Archive for the ‘Product Liability Coverage’ Category

New Jersey Court Turns the Screws on the Insured, Holding That “Your Product” Exclusion Bars Coverage For Defective Product Claim

Thursday, September 11th, 2014

By Julie Kim, Sedgwick New York

In Titanium Industries, Inc. v. Federal Ins. Co., No. A-1922-12T1, 2014 WL 4428324 (N.J. Super. Ct. App. Div. Sept. 10, 2014), the court held that the commercial general liability policy issued by defendant Federal Insurance Company (“Federal”) to Titanium Industries, Inc. (“TII”) did not provide coverage for TII’s claim based on the policy’s “Your Product” exclusion.

TII manufactured and supplied titanium products, and sold titanium bars to Biomet Manufacturing Corp. (“Biomet”), pursuant to the parties’ long-term supply agreement. Biomet, a manufacturer of orthopedic implants and devices, used TII’s product to manufacture screws that were incorporated into its products. Biomet’s screws were composed entirely of TII’s titanium. After Biomet alerted TII to defects in its titanium bars which undermined the strength of the products manufactured using the screws, Biomed recalled certain affected products. TII and Biomed settled Biomed’s claim, and TII sought defense and indemnification from Federal.

On motions for summary judgment, the trial court ruled in favor of Federal on its motion, and against TII on its motion. The Appellate Division affirmed that ruling, relying on prior decisions by New Jersey state courts. The court noted that an insured bears the risk of its own faulty work, which is a matter of warranty and not insurance coverage. The court determined that the policy would not provide coverage for the claimed loss, which was based solely upon the defective titanium supplied by the insured in contravention of the express warranties made in the parties’ long-term supply agreement. The insured’s titanium was fashioned into screws, as contemplated by the parties’ long-term supply agreement, and the titanium was otherwise unaltered and not appended to other property that was damaged. Thus, the court concluded that Biomet’s claims were for TII’s breach of its warranties regarding the intended use of its product, and the risk of replacement or repair of its faulty goods was the cost of doing business, and was not a risk passed on to Federal. The court further noted that even if the claim fell within the policy’s insuring agreement, coverage was precluded by the policy’s “your product” exclusion, which excluded coverage for “property damage to your product arising out of it or any part of it,” where “your product” was defined to include “goods or products . . . manufactured, sold, handled, distributed or disposed by” the insured, and included “representations or warranties made at any time with respect to the durability, fitness, performance, quality or use of” the insured’s titanium.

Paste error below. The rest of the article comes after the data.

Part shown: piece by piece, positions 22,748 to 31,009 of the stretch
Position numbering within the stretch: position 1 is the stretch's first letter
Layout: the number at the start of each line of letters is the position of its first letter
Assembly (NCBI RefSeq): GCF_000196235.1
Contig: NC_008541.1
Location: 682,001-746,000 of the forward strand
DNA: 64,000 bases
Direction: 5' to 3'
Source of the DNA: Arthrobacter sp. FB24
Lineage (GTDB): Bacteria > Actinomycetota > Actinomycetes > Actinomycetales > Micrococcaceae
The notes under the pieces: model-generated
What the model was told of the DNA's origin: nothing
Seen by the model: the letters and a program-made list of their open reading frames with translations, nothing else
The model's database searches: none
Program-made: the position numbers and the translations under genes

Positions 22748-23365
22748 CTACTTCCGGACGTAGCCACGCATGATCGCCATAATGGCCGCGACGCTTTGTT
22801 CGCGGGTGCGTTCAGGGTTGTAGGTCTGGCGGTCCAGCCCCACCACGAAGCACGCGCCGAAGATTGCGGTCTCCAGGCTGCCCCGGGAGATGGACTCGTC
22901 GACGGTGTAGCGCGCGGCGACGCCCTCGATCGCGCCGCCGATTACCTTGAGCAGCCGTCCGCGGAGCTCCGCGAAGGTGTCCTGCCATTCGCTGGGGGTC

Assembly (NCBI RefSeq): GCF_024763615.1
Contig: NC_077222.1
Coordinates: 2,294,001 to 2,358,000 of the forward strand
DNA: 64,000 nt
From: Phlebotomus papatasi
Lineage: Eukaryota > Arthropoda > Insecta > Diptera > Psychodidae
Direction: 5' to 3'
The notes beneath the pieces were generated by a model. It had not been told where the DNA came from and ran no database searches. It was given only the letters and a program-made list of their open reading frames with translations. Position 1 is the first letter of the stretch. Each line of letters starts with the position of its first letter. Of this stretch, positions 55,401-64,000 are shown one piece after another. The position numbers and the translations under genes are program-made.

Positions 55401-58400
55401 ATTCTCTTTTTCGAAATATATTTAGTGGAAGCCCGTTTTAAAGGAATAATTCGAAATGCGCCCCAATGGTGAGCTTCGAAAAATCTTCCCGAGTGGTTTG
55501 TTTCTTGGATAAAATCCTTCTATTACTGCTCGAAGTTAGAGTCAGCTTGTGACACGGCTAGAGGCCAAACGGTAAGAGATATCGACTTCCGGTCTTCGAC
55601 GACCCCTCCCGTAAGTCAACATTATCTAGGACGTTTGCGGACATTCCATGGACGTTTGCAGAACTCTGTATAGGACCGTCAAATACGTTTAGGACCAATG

Insured Seeking Defense and Indemnity Forced to “Go Fish” After Failing to Satisfy Policy’s Condition Precedent

Tuesday, August 13th, 2013

By Jason Chorley, Sedgwick San Francisco

In Petco Animal Supplies Stores, Inc. v. Insurance Co. of North America, ___ F.3d ___, 2013 WL 3942889 (8th Cir. Aug. 1, 2013) (Minn.), Meiko Pet Corporation, a Taiwan company, purchased a products liability insurance policy from INA which extended coverage to Meiko’s vendors, including PETCO and its subsidiaries. In 2007, an aquarium heater, manufactured by Meiko and sold by Petco, started a fire at a Medtronic, Inc. plant. Medtronic sued Petco, from whom it had purchased the heater, seeking approximately $1.8 million in damages. Petco tendered the defense of the action to INA, but INA denied the claim, causing PETCO to seek a declaration that it was entitled to defense costs and indemnity in the Medtronic action.

The INA policy contained a condition precedent that stated: “It is warranted, and a condition precedent to recovery hereunder, that Air Pumps, Heater, Filters, Heating Stone, Heated Mat, Heated Bowl and Heated Bucket Heater are UL/CSA approved and/or complied with the mandatory and/or voluntary safety standards of importing countries.” The aquarium heater that started the fire was not “UL/CSA approved,” so INA was required to defend and indemnify PETCO only if the heater complied with “the mandatory and/or voluntary safety standards” of the United States, the importing country. The U.S. Court of Appeals for the Eighth Circuit upheld summary judgment in favor of INA on the basis that PETCO failed to identify any mandatory or voluntary safety standard with which the heater complied.

PETCO argued that the phrase “voluntary safety standards” was ambiguous and reasonably could be interpreted to mean “optional.” The Eighth Circuit reasoned that such an interpretation would mean that the standard would be satisfied irrespective of whether one chooses to comply with it, because it would be “optional.” The Eighth Circuit found that such a reading would render the warranty clause of the policy superfluous. Petco alternatively argued that the heater complied with the mandatory standards of the United States because the Customs authorities would have seized the heater if it did not comply with the government’s mandatory safety standards. The Eighth Circuit held that, although Customs authorities did not seize the heater, it does not follow that the heater necessarily complied with mandatory safety standards of the United States.

Because Petco failed to identify any mandatory or voluntary safety standards with which the heater complied, it did not satisfy the condition precedent under the INA policy, and coverage was precluded as a matter of law.

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